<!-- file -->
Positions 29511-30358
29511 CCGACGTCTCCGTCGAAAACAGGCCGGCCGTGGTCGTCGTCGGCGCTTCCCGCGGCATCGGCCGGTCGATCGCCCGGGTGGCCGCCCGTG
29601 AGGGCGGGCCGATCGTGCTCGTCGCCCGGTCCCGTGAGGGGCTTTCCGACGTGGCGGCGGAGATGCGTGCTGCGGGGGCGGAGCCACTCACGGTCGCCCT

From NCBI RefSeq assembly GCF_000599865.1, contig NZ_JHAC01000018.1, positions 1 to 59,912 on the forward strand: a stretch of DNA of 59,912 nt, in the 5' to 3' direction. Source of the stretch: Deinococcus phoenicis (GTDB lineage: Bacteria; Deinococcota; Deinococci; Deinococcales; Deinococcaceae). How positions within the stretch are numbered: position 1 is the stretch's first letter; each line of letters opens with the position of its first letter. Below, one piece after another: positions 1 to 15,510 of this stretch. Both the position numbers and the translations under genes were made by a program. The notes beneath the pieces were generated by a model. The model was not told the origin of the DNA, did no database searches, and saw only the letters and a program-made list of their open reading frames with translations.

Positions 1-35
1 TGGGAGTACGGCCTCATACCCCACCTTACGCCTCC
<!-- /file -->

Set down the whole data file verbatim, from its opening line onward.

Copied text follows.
Positions 29511-30358
29511 CCGACGTCTCCGTCGAAAACAGGCCGGCCGTGGTCGTCGTCGGCGCTTCCCGCGGCATCGGCCGGTCGATCGCCCGGGTGGCCGCCCGTG
29601 AGGGCGGGCCGATCGTGCTCGTCGCCCGGTCCCGTGAGGGGCTTTCCGACGTGGCGGCGGAGATGCGTGCTGCGGGGGCGGAGCCACTCACGGTCGCCCT

From NCBI RefSeq assembly GCF_000599865.1, contig NZ_JHAC01000018.1, positions 1 to 59,912 on the forward strand: a stretch of DNA of 59,912 nt, in the 5' to 3' direction. Source of the stretch: Deinococcus phoenicis (GTDB lineage: Bacteria; Deinococcota; Deinococci; Deinococcales; Deinococcaceae). How positions within the stretch are numbered: position 1 is the stretch's first letter; each line of letters opens with the position of its first letter. Below, one piece after another: positions 1 to 15,510 of this stretch. Both the position numbers and the translations under genes were made by a program. The notes beneath the pieces were generated by a model. The model was not told the origin of the DNA, did no database searches, and saw only the letters and a program-made list of their open reading frames with translations.

Positions 1-35
1 TGGGAGTACGGCCTCATACCCCACCTTACGCCTCC